Unsurprisingly, we find that the syntax used to express rewards, which
affects the length of the formula, has a major influence on the run
time. A typical example of this effect is captured in
Figure 12. This graph demonstrates how reexpressing
as
, thereby
creating times more temporal subformulae, alters the running time
of all PLTL methods. FLTL is affected too as $FLTL progression
requires two iterations through the reward formula. The graph
represents the averages of the running times over all the methods, for
the COMPLETE domain.
Figure 13:
Effect of Multiple Rewards on MDP size

Figure 14:
Effect of Multiple Rewards on Run Time

Our most serious concern in relation to the PLTL approaches is their
handling of reward specifications containing multiple reward elements.
Most notably we found that PLTLMIN does not necessarily produce the
minimal equivalent MDP in this situation. To demonstrate, we consider
the set of reward formulae
, each
associated with the same real value . Given this, PLTL approaches
will distinguish unnecessarily between past behaviours which lead to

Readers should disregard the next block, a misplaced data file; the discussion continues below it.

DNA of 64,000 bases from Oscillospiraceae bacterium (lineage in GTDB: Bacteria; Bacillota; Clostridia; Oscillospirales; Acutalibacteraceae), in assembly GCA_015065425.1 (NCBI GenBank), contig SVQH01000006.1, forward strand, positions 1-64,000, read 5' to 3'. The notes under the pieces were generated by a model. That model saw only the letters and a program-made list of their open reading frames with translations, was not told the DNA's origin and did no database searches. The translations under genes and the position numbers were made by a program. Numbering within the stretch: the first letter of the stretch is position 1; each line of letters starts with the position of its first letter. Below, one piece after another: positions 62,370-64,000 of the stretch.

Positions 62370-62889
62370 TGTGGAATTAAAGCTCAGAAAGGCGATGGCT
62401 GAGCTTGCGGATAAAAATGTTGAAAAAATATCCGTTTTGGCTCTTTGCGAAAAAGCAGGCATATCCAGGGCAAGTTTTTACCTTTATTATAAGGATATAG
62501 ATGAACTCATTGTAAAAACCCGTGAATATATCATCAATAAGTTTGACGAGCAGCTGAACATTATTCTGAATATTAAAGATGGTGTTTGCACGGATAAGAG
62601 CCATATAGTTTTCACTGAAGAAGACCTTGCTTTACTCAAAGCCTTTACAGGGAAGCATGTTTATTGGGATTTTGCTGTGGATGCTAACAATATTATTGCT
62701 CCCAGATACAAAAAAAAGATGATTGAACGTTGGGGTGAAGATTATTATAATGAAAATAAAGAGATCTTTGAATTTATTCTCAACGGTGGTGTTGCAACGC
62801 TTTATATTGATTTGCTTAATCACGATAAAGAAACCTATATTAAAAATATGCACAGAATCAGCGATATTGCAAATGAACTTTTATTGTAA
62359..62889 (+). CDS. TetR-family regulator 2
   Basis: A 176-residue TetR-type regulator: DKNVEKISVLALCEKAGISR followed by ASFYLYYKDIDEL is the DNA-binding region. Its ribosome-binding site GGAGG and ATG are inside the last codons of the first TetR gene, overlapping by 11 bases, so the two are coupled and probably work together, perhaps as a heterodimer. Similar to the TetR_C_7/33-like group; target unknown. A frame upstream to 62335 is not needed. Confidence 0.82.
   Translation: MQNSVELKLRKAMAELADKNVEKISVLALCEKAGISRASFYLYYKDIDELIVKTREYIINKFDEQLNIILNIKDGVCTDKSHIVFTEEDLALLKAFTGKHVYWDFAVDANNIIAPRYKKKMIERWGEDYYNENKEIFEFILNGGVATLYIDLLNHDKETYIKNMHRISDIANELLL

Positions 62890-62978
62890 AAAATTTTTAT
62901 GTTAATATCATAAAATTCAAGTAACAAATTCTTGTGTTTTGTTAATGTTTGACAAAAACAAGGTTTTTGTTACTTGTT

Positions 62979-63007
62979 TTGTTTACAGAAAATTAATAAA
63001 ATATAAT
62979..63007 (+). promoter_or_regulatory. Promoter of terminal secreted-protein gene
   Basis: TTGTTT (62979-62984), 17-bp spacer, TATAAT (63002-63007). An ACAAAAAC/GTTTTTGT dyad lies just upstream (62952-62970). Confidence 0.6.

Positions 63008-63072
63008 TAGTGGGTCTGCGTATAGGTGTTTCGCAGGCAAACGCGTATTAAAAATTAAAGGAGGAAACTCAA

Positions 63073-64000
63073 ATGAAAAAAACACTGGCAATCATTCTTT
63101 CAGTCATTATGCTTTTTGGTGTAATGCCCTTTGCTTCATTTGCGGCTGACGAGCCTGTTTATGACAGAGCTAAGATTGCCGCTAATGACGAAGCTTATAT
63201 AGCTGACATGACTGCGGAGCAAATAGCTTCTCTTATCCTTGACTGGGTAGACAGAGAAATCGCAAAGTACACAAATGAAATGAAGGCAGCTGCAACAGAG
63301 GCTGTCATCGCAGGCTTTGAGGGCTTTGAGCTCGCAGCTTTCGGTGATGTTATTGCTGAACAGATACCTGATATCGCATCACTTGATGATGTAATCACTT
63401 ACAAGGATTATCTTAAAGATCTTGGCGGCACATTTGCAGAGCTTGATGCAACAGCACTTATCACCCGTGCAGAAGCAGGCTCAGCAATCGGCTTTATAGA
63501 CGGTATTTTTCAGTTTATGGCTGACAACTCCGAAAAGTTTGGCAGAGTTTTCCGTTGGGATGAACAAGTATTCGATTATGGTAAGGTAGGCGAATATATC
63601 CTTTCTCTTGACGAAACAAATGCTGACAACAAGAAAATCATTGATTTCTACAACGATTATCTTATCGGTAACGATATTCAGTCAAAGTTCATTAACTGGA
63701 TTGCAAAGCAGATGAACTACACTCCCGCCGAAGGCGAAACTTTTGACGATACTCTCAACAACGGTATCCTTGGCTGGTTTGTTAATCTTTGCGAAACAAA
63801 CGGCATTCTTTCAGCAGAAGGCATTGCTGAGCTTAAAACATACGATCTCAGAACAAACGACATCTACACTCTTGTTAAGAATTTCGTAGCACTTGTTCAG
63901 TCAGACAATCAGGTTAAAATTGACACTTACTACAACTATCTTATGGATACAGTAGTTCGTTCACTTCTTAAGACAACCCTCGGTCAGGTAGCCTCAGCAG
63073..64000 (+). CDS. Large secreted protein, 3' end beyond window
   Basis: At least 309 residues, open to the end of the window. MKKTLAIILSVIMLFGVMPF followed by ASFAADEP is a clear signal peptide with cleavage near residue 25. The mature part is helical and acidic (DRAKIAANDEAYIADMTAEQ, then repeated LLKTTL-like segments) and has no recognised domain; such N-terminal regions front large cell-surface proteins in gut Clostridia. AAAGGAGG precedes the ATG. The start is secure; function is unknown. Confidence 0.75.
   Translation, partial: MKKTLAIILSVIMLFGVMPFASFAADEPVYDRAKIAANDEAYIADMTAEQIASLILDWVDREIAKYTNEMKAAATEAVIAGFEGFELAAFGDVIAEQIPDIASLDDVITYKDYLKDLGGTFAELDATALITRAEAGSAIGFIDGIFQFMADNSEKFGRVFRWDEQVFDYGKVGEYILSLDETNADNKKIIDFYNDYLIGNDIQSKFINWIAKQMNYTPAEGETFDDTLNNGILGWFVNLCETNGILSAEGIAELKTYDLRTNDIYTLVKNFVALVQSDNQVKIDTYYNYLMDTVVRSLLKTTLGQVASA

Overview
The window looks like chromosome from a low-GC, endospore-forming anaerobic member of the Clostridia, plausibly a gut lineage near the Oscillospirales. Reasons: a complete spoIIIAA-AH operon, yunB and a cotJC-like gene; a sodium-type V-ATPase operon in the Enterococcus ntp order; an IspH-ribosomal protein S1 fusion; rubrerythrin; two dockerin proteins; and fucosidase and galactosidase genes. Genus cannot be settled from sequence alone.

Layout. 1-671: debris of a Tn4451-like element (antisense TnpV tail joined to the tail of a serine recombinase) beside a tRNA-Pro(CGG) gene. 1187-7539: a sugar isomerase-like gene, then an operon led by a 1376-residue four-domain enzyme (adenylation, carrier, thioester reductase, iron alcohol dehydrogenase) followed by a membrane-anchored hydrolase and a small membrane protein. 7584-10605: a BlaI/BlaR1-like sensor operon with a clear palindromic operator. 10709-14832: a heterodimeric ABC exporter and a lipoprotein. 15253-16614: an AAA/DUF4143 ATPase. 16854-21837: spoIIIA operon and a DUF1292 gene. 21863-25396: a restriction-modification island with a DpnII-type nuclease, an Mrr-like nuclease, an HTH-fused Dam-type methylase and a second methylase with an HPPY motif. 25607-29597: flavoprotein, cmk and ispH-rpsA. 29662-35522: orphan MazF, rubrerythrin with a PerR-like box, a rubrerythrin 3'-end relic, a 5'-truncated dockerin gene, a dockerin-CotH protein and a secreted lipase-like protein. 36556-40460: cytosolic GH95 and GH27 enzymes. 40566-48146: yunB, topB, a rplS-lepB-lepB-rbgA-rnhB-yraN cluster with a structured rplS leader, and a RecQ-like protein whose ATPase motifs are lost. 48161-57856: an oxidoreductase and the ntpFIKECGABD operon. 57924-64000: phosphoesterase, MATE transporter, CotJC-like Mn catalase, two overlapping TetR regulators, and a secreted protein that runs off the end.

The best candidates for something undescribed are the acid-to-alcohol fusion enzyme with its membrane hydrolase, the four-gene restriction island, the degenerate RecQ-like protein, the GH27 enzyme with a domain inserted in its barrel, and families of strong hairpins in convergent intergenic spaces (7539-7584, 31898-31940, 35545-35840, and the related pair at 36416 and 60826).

identical future rewards. This may occur when the reward at an estate
is determined by the truth value of . This formula
does not necessarily require estates that distinguish between the
cases in which
and
hold; however, given the
above specification, PLTLMIN makes this distinction. For
example, taking
, Figure 13 shows that FLTL leads to an MDP whose size is at most 3 times that
of the NMRDP. In contrast, the relative size of the MDP produced by
PLTLMIN is linear in , the number of rewards and
propositions. These results are obtained with all handcoded domains
except SPUDDEXPON. Figure 14 shows the runtimes
as a function of for COMPLETE. FLTL dominates and is only
overtaken by PLTLSTR(A) for large values of , when the MDP
becomes too large for explicit exploration to be practical. To obtain
the minimal equivalent MDP using PLTLMIN, a bloated reward
specification of the form
is necessary, which, by virtue of its exponential length,
is not an adequate solution.
Sylvie Thiebaux
20060120